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While the French government flounders, its opposition flames

Last week, I mentioned the bitter fight to determine who will succeed Nicolas Sarkozy as leader of the UMP, France’s conservative party. At the time Jean-Francois Cope, the more conservative candidate, appeared to have defeated former Prime Minister (under Sarkozy) Francois Fillon by fewer than 1,000 votes, but Fillon had not recogized the result.

A week later, Cope is officially the winner, but Fillon still doesn’t accept the result. And perhaps with good reason. According to the Washington Post, votes from three overseas territories were not taken into account, and these votes would have put Fillon ahead.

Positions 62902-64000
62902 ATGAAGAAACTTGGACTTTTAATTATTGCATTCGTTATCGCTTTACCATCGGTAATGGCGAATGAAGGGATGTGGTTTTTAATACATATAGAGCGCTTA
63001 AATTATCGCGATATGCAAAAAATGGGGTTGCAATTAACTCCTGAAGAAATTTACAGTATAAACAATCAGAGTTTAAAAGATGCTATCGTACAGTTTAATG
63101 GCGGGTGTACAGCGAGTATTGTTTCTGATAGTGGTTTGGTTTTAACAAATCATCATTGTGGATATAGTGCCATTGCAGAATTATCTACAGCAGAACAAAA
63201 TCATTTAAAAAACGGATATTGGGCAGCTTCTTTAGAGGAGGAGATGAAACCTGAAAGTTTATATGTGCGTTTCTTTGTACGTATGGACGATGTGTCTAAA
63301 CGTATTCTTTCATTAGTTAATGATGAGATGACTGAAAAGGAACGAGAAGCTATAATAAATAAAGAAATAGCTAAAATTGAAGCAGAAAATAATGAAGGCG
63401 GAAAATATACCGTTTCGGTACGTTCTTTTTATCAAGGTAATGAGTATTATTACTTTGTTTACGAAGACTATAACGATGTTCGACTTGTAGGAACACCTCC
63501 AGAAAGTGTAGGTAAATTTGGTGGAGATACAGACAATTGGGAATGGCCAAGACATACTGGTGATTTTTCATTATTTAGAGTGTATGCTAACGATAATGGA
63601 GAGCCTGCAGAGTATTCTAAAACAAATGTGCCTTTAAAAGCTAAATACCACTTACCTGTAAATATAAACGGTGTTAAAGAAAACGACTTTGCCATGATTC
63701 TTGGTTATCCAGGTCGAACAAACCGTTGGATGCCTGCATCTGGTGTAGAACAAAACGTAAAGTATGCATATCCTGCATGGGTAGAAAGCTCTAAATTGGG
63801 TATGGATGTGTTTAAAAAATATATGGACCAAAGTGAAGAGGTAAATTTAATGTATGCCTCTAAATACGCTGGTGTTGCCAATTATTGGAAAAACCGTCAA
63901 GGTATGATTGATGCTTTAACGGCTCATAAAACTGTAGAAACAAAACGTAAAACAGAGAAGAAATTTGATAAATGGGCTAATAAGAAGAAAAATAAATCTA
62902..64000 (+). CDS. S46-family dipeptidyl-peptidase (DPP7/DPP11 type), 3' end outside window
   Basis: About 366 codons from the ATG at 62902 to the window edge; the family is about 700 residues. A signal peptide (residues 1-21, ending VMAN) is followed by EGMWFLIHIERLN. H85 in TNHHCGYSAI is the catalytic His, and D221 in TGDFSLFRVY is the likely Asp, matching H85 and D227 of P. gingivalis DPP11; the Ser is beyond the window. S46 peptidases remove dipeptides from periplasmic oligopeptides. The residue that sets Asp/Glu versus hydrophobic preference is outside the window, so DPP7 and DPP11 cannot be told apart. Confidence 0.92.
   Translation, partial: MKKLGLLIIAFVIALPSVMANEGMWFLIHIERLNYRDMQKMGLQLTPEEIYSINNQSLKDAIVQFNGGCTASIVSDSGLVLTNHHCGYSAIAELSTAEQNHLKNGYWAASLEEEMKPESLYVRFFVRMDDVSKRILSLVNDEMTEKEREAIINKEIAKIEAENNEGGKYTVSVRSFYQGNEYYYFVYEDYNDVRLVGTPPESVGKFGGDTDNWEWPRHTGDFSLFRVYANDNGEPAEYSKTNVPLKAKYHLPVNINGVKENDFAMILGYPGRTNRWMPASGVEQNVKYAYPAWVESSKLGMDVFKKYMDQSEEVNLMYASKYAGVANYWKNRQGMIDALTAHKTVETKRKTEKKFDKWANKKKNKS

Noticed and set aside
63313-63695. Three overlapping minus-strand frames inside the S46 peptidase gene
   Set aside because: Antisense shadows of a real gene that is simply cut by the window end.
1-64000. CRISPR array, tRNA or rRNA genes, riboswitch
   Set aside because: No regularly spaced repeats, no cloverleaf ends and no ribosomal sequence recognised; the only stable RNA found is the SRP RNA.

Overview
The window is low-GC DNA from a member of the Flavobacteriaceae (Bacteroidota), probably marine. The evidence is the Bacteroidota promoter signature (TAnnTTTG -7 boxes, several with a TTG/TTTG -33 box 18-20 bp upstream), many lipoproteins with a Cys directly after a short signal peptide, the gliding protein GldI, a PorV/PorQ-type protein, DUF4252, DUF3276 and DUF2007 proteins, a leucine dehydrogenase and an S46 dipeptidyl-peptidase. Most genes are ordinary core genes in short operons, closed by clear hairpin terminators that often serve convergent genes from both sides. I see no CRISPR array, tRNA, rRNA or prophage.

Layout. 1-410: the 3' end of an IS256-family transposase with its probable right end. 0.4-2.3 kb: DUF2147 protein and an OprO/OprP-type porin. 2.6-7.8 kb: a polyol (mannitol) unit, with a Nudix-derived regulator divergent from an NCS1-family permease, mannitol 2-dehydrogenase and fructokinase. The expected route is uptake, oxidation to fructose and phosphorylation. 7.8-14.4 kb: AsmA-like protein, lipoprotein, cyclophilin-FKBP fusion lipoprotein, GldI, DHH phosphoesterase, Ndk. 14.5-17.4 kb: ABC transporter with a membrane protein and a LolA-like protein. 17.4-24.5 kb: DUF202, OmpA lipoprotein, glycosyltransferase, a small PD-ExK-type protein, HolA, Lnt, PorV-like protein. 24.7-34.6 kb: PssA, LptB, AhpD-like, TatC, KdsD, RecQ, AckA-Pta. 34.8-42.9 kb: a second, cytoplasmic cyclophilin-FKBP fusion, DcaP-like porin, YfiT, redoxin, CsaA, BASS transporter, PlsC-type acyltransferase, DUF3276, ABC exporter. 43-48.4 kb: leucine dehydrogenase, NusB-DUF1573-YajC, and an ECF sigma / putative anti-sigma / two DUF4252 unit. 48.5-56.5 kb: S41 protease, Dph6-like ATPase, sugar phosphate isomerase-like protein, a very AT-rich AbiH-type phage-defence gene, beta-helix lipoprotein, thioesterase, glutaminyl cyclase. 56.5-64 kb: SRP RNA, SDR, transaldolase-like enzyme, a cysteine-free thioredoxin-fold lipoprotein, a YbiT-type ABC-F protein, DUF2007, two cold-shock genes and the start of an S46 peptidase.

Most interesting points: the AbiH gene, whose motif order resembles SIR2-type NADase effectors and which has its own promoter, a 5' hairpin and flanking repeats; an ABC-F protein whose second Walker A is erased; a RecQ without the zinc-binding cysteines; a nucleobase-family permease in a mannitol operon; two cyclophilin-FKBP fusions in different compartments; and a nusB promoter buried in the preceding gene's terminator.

So why is Cope the winner? Beats me. Perhaps it has to do with the fact that he runs the party. Or maybe, the Washington Post notwithstanding, he did win fair and square.

In any event, the UMP now is hopelessly divided. Fillon is said to be deciding whether to challenge the election result in court of to form a new party.

Party leaders have asked Sarkozy to intervene and restore unity. Sarko had said he intends to stay out of French politics. However, he agreed to meet with Cope (a disciple) and Fillon. Whether he can prevent what some are calling the “live suicide” of his party remains to be seen.

Fortunately for the UMP, it won’t face French voters until 2014, and there is no presidential election until 2017. Moreover, for all of the UMP’s difficulties, it is the Socialist government of Francois Hollande that must preside over the French economy. Hollande’s party is more or less united, I think. But that unity is based on a common unwillingness meaningfully to confront the parlous economic realities facing France.

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